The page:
What can the U.S. military learn from a common squid? A lot about how to hide from enemies, according to researchers at UC Irvine’s Henry Samueli School of Engineering.
As detailed in a study published online in Advanced Materials, they have created a biomimetic infrared camouflage coating inspired by Loliginidae, also known as pencil squids or your everyday calamari.
Led by Alon Gorodetsky, an assistant professor of chemical engineering & materials science, the team produced reflectin – a structural protein essential in the squid’s ability to change color and reflect light – in common bacteria and used it to make thin, optically active films that mimic the skin of a squid.
With the appropriate chemical stimuli, the films’ coloration and reflectance can shift back and forth, giving them a dynamic configurability that allows the films to disappear and reappear when visualized with an infrared camera.
Infrared detection equipment is employed extensively by military forces for night vision, navigation, surveillance and targeting. The novelty of this coating lies in its functionality within the near-infrared region of the electromagnetic spectrum, roughly 700 to 1,200 nanometers, which matches the standard imaging range of most infrared visualization equipment. This region is not usually accessible to biologically derived reflective materials.
“Our approach is simple and compatible with a wide array of surfaces, potentially allowing many simple objects to acquire camouflage capabilities,” said Gorodetsky, whose work has possible applications in infrared stealth camouflage, energy-efficient reflective coatings and biologically inspired optics.
This is just the first step in developing a material that will self-reconfigure in response to an external signal, he added. The Samueli School researchers are currently formulating alternative, nonchemical strategies for triggering coloration changes in the reflectin coating.
“Our long-term goal is to create fabrics that can dynamically alter their texture and color to adapt to their environments,” Gorodetsky said. “Basically, we’re seeking to make shape-shifting clothing – the stuff of science fiction – a reality.”
Others on the UC Irvine team are Long Phan, David Ordinario, Emil Karshalev, Jonah-Micah Jocson and Anthony Burke. Ward Walkup of the California Institute of Technology also contributed to the study.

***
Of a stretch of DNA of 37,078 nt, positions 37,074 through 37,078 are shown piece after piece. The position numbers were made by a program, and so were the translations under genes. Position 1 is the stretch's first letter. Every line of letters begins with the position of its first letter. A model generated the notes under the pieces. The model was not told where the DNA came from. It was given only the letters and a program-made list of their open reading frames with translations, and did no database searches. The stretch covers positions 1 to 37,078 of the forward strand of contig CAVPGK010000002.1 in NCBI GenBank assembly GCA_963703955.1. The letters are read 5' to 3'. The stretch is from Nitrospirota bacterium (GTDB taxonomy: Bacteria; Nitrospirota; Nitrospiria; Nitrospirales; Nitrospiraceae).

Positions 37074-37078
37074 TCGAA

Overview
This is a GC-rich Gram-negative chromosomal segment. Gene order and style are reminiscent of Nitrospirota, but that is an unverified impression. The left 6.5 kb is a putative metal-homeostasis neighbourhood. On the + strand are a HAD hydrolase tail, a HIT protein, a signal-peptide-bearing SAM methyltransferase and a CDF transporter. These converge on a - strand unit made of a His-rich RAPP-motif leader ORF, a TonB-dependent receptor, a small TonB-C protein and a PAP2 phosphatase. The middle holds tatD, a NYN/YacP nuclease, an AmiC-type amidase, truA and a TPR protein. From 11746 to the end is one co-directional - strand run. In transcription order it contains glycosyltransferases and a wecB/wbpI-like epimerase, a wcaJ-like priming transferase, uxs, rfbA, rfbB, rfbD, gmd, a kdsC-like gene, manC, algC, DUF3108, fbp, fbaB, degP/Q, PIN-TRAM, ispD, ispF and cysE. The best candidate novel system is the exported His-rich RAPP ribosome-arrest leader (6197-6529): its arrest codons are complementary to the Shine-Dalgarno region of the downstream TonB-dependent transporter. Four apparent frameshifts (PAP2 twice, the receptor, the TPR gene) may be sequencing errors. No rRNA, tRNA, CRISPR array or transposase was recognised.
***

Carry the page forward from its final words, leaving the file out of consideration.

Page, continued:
About the University of California, Irvine: Located in coastal Orange County, near a thriving employment hub in one of the nation’s safest cities, UC Irvine was founded in 1965. One of only 62 members of the Association of American Universities, it’s ranked first among U.S. universities under 50 years old by the London-based Times Higher Education. The campus has produced three Nobel laureates and is known for its academic achievement, premier research, innovation and anteater mascot. Led by Chancellor Michael Drake since 2005, UC Irvine has more than 28,000 students and offers 192 degree programs. It’s Orange County’s second-largest employer, contributing $4.3 billion annually to the local economy.
Media access: UC Irvine maintains an online directory of faculty available as experts to the media at today.uci.edu/experts. Radio programs/stations may, for a fee, use an on-campus ISDN line to interview UC Irvine faculty and experts, subject to availability and university approval. For more UC Irvine news, visit news.uci.edu. Additional resources for journalists may be found at communications.uci.edu/for-journalists.
Lori Brandt | EurekAlert!
Atomic structure of ultrasound material not what anyone expected
21.02.2018 | North Carolina State University
Hidden talents: Converting heat into electricity with pencil and paper
20.02.2018 | Helmholtz-Zentrum Berlin für Materialien und Energie
For the first time, a team of researchers at the Max-Planck Institute (MPI) for Polymer Research in Mainz, Germany, has succeeded in making an integrated circuit (IC) from just a monolayer of a semiconducting polymer via a bottom-up, self-assembly approach.
In the self-assembly process, the semiconducting polymer arranges itself into an ordered monolayer in a transistor. The transistors are binary switches used...
Breakthrough provides a new concept of the design of molecular motors, sensors and electricity generators at nanoscale
Researchers from the Institute of Organic Chemistry and Biochemistry of the CAS (IOCB Prague), Institute of Physics of the CAS (IP CAS) and Palacký University...
For photographers and scientists, lenses are lifesavers. They reflect and refract light, making possible the imaging systems that drive discovery through the microscope and preserve history through cameras.
But today's glass-based lenses are bulky and resist miniaturization. Next-generation technologies, such as ultrathin cameras or tiny microscopes, require...
Scientists from the University of Zurich have succeeded for the first time in tracking individual stem cells and their neuronal progeny over months within the intact adult brain. This study sheds light on how new neurons are produced throughout life.
The generation of new nerve cells was once thought to taper off at the end of embryonic development. However, recent research has shown that the adult brain...
Theoretical physicists propose to use negative interference to control heat flow in quantum devices. Study published in Physical Review Letters
Quantum computer parts are sensitive and need to be cooled to very low temperatures. Their tiny size makes them particularly susceptible to a temperature...
15.02.2018 | Event News
13.02.2018 | Event News
12.02.2018 | Event News
21.02.2018 | Life Sciences
21.02.2018 | Life Sciences
21.02.2018 | Materials Sciences